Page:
Equal opportunity statement

No person shall, on the grounds of race, color, sex, religion, creed, national origin, age or disability, be excluded from employment or participation in, be denied the benefits of, or otherwise be subjected to discrimination under any program or activity conducted by Georgia Gwinnett College.

Affirmative action statement

Georgia Gwinnett College adheres to affirmative action policies designed to promote diversity and equal opportunity for all faculty and students.

Academic respect

The college exists to foster educational excellence.  To this end, a classroom atmosphere that supports learning must be maintained.  Students are expected to be active, attentive participants in the class.  Students are also expected to abide by class policies and procedures and to treat faculty and other students in a professional, respectful manner.  Students are expected to be familiar with the student conduct code published in the Student Handbook.

Academic integrity

All portions of any test, project or final exam submitted by you for a grade must be your own work.  Cheating includes any attempt to defraud, deceive or mislead the instructor in arriving at an honest grade assessment.  Plagiarism is a form of cheating that involves presenting as one's own, ideas or work of another.  Violation of the Academic Integrity Policy will result in a grade of "0" for that test, project or exam.  The second offense will result in assignment of a grade of "F" for the course and a formal charge of Academic Dishonesty will be lodged with the Vice President for Academic and Student Affairs.  Policies have been established by Georgia Gwinnett College to insure due process in charges of cheating or plagiarism. A copy of these procedures can be found in the GGC Student Handbook.

School of Science and Technology Policies:

Absence/Make-up Policy

You are expected to attend each class meeting.  Attendance may be taken by various methods that could include clicker or written quizzes in the first 5 minutes of class, or sign in sheets. This information will be taken into account at the end of the semester when grades are calculated, if you are on the borderline.

Special arrangements to take a regular exam early must be made in advance and in writing, if a pressing obligation prevents you from taking an exam.

Students must notify Professor THE DAY of the exam if an emergency arises and they miss the exam. Notification may be by email, text or phone message is acceptable. A makeup will be scheduled within two days of the original exam. Makeup exams may not be the same format as the regular exam. Other formats include essay or oral exams to a faculty panel. A valid written excuse for missing the regular exam is required. (Police report, ER forms, doctor's note, etc.)

Instructor/Course Policies:

Drop for non-attendance

Students who never attend a class by the end of the first two weeks of the term will be reported for non-attendance. Students who do not drop a class during the schedule adjustment period and are reported for non-attendance will be automatically dropped from that course.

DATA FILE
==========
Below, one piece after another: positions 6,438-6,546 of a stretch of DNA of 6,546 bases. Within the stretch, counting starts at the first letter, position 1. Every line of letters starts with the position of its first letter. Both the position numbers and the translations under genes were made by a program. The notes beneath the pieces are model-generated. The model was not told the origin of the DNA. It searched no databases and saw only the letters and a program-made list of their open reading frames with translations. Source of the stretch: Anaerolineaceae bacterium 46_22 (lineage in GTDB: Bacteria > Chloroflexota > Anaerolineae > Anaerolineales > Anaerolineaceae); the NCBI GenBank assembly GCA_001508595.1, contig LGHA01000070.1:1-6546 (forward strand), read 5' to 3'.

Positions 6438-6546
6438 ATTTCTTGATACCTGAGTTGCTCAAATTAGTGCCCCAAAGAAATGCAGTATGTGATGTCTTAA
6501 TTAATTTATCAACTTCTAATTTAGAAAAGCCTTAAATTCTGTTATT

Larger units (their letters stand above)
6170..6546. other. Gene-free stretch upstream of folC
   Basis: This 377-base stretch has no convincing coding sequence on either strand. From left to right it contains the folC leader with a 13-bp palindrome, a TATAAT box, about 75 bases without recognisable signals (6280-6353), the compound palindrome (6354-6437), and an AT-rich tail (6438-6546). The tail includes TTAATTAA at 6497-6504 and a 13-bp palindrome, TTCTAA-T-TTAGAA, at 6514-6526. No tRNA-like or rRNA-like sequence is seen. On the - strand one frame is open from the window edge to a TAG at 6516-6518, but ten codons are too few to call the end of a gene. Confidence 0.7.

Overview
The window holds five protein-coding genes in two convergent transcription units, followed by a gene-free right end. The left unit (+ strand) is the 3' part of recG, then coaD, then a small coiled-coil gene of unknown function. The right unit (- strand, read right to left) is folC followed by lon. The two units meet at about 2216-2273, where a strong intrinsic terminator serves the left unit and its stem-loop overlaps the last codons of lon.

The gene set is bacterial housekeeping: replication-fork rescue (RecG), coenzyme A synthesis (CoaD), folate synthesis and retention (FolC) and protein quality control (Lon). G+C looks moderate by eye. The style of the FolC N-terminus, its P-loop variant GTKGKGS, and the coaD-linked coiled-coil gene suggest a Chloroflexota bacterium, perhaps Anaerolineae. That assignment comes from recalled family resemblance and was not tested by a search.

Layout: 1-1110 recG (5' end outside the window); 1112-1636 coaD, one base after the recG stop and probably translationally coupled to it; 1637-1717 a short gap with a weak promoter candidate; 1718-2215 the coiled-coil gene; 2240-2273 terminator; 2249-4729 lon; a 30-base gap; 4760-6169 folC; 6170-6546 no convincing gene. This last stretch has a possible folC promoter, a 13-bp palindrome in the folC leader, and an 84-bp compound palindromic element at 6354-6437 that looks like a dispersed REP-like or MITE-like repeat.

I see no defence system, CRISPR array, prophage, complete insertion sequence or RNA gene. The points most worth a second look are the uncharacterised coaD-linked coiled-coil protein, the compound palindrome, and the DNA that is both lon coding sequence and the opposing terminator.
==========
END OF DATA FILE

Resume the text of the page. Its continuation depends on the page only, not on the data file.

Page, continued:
Course Absence

You will not get a good grade in the course without an excellent attendance. If you miss a class, you are responsible for all lecture notes, slides, assignments, and other.  All students are allowed 3 absences from class in the semester with no penalty for crisis or non-crisis reasons. Students who miss four or five class sessions will be subject to a substantial grade deduction of 5 points.  After six absences, it is recommended that you drop the course.

Course changes

This course syllabus provides a general plan for the course. The professor reserves the right to make changes to the syllabus, including changes to assignments, projects, examinations, etc., in order to accommodate the needs of the class as a whole and fulfill the goals of the course.   

Some common sense notices

bullet

Please do not be late for classes,

bullet

Please do not wear hats in the classroom,

bullet

Please turn off all cell phones, beepers, pagers, buzzers, and other noisy electronic devices during class time,

bullet

Please do not bring children, parents, friends, etc. into the class,

bullet

Please show common courtesy to your fellow classmates and professor.

 The relationship between the Course Outcome Goals and the General Education Outcomes 

Course Outcome Goals

General Education Outcomes

Assessment Tools

 

Understand the evolution of computer languages (from machine code to object-oriented) and advantages of the fourth generation programming Languages

 

       Demonstrate critical and creative thinking

       Demonstrate science literacy

       Understand global issues and perspectives

Class and laboratory discussion, quiz

 

Understand the concept of the coding process and code manipulation including: compilation, interpretation, execution, documentation and pseudo code

 

       Demonstrate critical and creative thinking

       Demonstrate science literacy

Class and laboratory discussion, quiz

Analyze real world problems and formalize algorithmic and programming solutions

       Clearly communicate ideas in written and oral form

       Demonstrate critical and creative thinking

Class and laboratory discussion, quiz or written assignment

 

Understand the general ideas of classes and objects as elements of a programming environment

 

       Demonstrate science literacy

       Demonstrate a broad understanding of diversity

 

Class exam

Learn general ideas about conditional expressions, functions, and control structures

 

       Demonstrate critical and creative thinking

       Demonstrate science literacy

       Understand and effectively use information technology

Laboratory discussion and written assignment, test

Prepare, execute and debug program code within an interactive programming environment

       Understand and effectively use information technology

       Demonstrate critical and creative thinking

Laboratory discussion and written assignment, test

 

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This Web site is © 2003 - 2012 by Anatoly Kurkovsky

Last updated: June 01, 2012